Dec 18, 2017

Rewarding Those Who Speak Up – Money or Thanks?

The following post is by Katherine Bradshaw, Head of Communications,  Institute of Business Ethics.

Having an 8 year old means there’s a lot of Harry Potter in our house. One of my favourite scenes from Harry Potter and the Philospher’s Stone is when an unassuming boy called Neville Longbottom, who tried to stop Harry, Ron and Hermione from breaking the school rules, is awarded ten points for his courage, enabling Gryffindor to win the house cup. “There are all kinds of courage,” said Dumbledore, smiling. “It takes a great deal of bravery to stand up to our enemies, but just as much to stand up to our friends.”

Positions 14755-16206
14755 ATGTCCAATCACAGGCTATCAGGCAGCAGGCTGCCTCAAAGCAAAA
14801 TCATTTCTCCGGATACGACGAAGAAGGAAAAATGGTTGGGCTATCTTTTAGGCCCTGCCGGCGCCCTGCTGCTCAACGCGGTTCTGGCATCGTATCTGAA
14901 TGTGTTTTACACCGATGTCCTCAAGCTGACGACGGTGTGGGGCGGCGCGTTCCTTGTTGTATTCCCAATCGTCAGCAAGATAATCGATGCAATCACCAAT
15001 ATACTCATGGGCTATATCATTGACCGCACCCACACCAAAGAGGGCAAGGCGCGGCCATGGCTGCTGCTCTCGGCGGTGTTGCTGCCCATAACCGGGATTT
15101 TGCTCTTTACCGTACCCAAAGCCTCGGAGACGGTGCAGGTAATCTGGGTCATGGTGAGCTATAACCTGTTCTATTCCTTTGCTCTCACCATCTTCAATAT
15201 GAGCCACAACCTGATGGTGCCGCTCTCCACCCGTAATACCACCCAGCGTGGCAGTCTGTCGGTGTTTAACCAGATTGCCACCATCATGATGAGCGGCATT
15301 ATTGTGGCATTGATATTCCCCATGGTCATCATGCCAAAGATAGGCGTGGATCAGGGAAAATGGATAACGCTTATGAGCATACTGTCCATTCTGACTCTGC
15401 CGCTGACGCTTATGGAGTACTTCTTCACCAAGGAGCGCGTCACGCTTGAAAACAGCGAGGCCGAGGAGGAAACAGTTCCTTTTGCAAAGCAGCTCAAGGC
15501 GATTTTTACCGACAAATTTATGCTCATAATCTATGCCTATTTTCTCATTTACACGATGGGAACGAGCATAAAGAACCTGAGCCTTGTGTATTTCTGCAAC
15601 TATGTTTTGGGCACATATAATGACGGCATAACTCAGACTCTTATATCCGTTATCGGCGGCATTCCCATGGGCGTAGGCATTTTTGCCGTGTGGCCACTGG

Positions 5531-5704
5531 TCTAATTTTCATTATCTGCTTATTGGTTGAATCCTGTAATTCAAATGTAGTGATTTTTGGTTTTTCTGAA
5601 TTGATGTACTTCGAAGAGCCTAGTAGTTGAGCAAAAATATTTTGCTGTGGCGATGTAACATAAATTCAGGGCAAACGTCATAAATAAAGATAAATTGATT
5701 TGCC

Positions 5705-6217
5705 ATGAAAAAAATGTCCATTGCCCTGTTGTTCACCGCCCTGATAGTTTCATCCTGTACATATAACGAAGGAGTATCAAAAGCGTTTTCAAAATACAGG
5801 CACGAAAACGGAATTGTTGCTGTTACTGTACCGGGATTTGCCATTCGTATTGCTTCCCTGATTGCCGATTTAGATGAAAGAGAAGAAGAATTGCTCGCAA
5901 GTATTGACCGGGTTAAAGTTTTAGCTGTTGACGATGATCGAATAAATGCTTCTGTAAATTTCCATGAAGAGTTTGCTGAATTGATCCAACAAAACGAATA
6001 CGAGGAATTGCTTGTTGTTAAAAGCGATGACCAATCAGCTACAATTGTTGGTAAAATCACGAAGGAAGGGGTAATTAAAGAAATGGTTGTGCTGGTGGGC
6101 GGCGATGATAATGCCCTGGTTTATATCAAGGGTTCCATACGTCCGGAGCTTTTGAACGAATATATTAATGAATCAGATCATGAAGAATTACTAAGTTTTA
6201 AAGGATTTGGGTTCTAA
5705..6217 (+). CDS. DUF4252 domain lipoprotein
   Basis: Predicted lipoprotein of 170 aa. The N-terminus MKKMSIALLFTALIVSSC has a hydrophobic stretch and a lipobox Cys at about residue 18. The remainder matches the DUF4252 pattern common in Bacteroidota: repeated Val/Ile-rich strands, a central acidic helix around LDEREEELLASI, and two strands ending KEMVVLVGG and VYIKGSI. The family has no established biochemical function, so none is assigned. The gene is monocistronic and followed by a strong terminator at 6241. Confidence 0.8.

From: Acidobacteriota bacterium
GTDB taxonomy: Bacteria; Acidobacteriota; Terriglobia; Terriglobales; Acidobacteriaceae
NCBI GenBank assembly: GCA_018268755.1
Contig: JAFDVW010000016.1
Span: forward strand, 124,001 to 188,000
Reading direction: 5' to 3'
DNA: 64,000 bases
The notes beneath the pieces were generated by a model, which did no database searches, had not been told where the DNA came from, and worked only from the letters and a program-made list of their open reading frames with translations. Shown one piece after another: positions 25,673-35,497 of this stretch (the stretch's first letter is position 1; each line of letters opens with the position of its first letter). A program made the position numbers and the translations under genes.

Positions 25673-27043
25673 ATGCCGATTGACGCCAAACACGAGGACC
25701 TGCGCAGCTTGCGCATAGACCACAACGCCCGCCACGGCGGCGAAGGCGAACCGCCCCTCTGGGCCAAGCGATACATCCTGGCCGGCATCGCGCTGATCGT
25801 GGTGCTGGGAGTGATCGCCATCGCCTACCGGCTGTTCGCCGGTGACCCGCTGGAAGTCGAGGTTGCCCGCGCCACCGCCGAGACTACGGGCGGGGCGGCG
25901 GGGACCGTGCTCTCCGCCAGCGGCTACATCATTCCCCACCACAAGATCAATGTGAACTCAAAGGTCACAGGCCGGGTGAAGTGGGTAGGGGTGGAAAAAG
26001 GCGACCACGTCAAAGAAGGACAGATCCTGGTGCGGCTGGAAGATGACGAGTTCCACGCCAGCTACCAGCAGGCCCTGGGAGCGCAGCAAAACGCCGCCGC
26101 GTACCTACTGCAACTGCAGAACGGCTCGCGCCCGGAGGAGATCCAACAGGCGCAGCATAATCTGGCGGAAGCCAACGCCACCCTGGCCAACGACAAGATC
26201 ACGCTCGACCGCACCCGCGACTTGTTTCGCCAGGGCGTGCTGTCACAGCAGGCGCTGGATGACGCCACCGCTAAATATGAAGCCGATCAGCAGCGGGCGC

Indeed, fearing that speaking up would alienate them from colleagues is just one of the reasons employees who witness misconduct don’t speak up about it. Thirty percent feel it might jeopardise their job.

There is much debate about rewarding those who speak up. Monetary rewards may be a distraction as the majority of those who raise concerns are not motivated by financial gain. Despite perceived risks to jobs and careers, employees speak up because what they have witnessed cannot be reconciled with their personal values. They believe they are doing the right thing and they have to trust that the organisation will deal with the issue raised.

Since the SEC set up its Office of the Whistleblower in 2011, awards to whistleblowers have surpassed $154m and resulted in nearly $1bn in fines. However, culture plays a part in whether rewards can be an incentive. The UK independent crime line, Crimestoppers, offers an anonymous reporting service to anyone reporting a crime, including business fraud. It pays cash rewards of up to £1,000 for significant information but less than one percent of people who could claim a reward actually do so.